Your Apple Watch or Fitbit can be a breeding ground for E. coli and staph. Here’s how to clean your fitness tracker

Your fitness tracker may be keeping a dirty little secret, and it’s not about how many steps you take.

Many TikTok users have taken to the platform to share that they have developed rashes from wearing their smartwatches. Some discovered they had contact dermatitis, which can be uncomfortable but will probably go away in a couple of weeks. Others had more potentially harmful infections.

Experts say it’s not surprising that our Apple Watches, Fitbits, Garmins and other activity trackers can cause skin irritation and infection, since we wear them while exercising, showering, sleeping and during other daily tasks and probably don’t wear them. we clean as often as we should.

Family physician Mike Varshavski, DO, known as Dr. Mike on social media, posted a TikTok in 2022, which has been viewed more than 5.7 million times, about the importance of removing your fitness tracker and letting your skin breathe to prevent irritation and infection.

@doctormike Apple Watch users, be careful ⌚️#apple #applewatch #skincare ♬ original sound – Doctor Mike

How dirty are fitness trackers?

A 2023 study published in the journal Advances in infectious diseases examined 20 different smartwatch and fitness tracker bracelets and found that 95% were contaminated with infection-causing bacteria.

The researchers found that 85% of the tracers tested contained Staphylococcus aureus (Staph aureus), 60% E. coli, and 30% P. aeruginosa. Simply put, they contained bacteria that can cause harmful infections in the bloodstream, bones, joints, and gastrointestinal tract.

“Even in relatively low quantities, these pathogens are important to public health,” said Nwadiuto Esiobu, PhD., senior author and professor of biological sciences at Florida Atlantic University’s Charles E. Schmidt College of Sciences, in a statement. press about the study.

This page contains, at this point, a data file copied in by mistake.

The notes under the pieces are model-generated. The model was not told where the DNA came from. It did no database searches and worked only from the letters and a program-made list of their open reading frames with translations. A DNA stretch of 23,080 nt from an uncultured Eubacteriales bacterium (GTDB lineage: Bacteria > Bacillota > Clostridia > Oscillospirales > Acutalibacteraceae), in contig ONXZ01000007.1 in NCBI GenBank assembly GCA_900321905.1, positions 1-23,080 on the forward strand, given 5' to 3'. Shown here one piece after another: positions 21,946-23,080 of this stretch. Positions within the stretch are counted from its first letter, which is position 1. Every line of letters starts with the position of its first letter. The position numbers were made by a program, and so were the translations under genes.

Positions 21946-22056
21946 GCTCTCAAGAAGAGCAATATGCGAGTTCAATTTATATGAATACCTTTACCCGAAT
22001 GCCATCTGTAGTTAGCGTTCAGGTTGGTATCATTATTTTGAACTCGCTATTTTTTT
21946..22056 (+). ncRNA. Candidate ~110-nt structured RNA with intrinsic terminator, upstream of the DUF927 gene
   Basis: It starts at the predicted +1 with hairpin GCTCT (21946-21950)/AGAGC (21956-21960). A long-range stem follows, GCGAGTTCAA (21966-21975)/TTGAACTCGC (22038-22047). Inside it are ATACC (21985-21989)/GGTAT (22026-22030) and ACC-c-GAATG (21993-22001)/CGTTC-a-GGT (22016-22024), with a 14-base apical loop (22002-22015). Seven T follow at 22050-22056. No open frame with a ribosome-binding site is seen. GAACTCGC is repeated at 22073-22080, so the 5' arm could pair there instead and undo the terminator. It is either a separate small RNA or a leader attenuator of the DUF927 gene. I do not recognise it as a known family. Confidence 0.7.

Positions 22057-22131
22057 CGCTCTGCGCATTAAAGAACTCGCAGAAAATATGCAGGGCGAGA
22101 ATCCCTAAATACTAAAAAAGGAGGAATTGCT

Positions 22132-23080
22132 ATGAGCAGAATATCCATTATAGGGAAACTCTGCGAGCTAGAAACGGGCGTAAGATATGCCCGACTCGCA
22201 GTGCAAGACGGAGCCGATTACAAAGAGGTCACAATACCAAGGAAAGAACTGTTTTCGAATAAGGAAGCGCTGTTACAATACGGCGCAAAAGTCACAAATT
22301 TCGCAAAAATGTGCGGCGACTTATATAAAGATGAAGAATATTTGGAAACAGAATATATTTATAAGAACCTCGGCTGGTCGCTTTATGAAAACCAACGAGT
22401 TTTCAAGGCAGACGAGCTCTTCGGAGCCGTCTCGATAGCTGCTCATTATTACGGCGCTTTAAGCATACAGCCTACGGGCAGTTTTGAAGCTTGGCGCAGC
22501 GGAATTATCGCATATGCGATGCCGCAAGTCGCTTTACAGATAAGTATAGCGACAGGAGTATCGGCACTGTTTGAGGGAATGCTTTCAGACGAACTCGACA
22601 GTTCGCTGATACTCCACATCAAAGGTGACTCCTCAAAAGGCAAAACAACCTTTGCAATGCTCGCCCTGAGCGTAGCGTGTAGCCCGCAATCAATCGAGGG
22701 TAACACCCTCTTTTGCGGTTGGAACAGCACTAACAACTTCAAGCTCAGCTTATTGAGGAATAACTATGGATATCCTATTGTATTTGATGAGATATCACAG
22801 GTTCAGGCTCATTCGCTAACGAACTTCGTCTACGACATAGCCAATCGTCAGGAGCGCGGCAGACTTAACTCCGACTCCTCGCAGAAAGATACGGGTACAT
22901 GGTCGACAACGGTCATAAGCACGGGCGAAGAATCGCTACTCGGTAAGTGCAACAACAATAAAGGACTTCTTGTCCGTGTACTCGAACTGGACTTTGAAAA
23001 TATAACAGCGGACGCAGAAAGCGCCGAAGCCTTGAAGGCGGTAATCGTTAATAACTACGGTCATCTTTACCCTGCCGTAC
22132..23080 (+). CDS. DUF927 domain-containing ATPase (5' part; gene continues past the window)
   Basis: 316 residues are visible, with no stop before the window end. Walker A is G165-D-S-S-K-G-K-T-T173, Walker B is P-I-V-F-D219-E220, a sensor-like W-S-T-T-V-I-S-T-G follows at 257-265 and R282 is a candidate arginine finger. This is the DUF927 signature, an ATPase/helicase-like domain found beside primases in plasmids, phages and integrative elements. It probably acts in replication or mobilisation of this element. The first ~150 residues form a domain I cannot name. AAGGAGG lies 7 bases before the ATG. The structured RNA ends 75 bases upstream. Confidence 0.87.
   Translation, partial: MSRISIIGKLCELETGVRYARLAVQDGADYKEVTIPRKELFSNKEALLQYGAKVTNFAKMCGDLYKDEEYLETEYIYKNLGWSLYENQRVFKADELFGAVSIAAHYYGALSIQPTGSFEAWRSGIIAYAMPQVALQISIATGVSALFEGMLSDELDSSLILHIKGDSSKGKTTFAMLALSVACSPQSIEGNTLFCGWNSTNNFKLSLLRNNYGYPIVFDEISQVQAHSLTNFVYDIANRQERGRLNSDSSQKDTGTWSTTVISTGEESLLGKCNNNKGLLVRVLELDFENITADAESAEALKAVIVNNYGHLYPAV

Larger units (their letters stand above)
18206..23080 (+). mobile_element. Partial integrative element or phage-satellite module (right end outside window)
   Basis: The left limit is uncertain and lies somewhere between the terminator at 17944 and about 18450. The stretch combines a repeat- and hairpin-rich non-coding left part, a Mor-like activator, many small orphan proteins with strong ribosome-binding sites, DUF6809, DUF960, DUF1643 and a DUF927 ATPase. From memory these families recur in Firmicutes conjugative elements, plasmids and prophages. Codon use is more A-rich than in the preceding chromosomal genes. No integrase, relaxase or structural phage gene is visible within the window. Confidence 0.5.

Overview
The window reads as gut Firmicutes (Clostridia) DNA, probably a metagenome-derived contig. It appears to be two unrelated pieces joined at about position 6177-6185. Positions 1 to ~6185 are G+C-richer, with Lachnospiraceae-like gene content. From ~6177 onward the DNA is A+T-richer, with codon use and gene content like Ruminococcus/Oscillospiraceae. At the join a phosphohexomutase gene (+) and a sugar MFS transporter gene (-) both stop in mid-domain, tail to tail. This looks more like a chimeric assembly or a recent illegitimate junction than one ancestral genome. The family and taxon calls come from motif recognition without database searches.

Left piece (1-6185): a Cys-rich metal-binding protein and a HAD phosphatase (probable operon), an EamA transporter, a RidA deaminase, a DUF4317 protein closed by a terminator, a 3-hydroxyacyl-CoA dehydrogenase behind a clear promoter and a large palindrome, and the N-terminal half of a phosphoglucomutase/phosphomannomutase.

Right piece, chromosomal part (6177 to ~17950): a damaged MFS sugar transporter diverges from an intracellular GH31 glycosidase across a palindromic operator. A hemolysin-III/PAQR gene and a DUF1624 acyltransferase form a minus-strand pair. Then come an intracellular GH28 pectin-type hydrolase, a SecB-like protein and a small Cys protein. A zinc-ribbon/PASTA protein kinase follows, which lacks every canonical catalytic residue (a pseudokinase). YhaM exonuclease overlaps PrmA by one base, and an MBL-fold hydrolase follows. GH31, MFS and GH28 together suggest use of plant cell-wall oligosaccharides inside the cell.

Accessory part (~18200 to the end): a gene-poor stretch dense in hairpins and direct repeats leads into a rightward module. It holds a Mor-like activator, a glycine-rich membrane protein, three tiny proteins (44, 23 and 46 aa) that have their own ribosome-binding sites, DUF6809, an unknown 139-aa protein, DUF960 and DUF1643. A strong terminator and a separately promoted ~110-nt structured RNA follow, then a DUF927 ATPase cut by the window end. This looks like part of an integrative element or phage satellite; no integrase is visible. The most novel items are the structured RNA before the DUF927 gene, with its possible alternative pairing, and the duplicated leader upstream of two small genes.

“The quantity and taxonomy of bacteria that we found on the bracelets show that it is necessary to periodically disinfect these surfaces.”

The researchers tested plastic, rubber, cloth, leather and metal bracelets to see the correlation between the material and the amount of bacteria present. According to the study, bacteria tended to stick more to rubber and plastic bands, while there was little or no bacteria on bands made of gold or silver.

How to help prevent infections caused by fitness trackers

You can reduce your exposure to bacteria with simple cleaning measures.

Clean the bracelet regularly with common household disinfectants.

The study found that Lysol disinfectant spray, 70% ethyl alcohol, and apple cider vinegar proved to be at least somewhat effective on all fitness tracker materials.

Lysol and ethanol killed 99.99% of E. coli, Staph aureus, and P. aeruginosa after 30 seconds of contact with most bands, although two minutes of contact was required for plastic bands. However, apple cider vinegar was not effective against Staph aureus, even after five minutes.

It is important to note that for the bacteria identified, the recommended use time for Lysol Disinfectant Spray is five minutes, where the Centers for Disease Control and Prevention finds 70% ethanol to be effective against P. aeruginosa, E. coli and S. aureus after 10 seconds.

Follow the manufacturer’s instructions for cleaning hardware.

Companies like Garmin, Apple, and Fitbit list their specific cleaning and care recommendations on their sites. Each emphasizes the importance of not submerging trackers in cleaning products or using soaps, which can get stuck inside the device and cause them to malfunction or cause further skin irritation.

Use a damp microfiber cloth to clean the face of your watch or tracker.

The microfiber does not leave lint and does not scratch the screen.

Let your skin breathe

The Apple Watch wearing guide recommends wearing the watch tighter while you exercise (so the sensors can work properly to track things like heart rate) and loosening it after you finish your workout.

“You want more air circulation, less moisture retention, and less friction with your skin,” Varshavski said on her TikTok. He also recommends trying bands that have holes for more airflow and better circulation if a regular elastic band isn’t comfortable.

You should also make sure your bracelet is completely dry before putting it back on your wrist.

If you are doing your best to keep your tracker and bracelet clean and dry and your skin is still irritated, consult a doctor.

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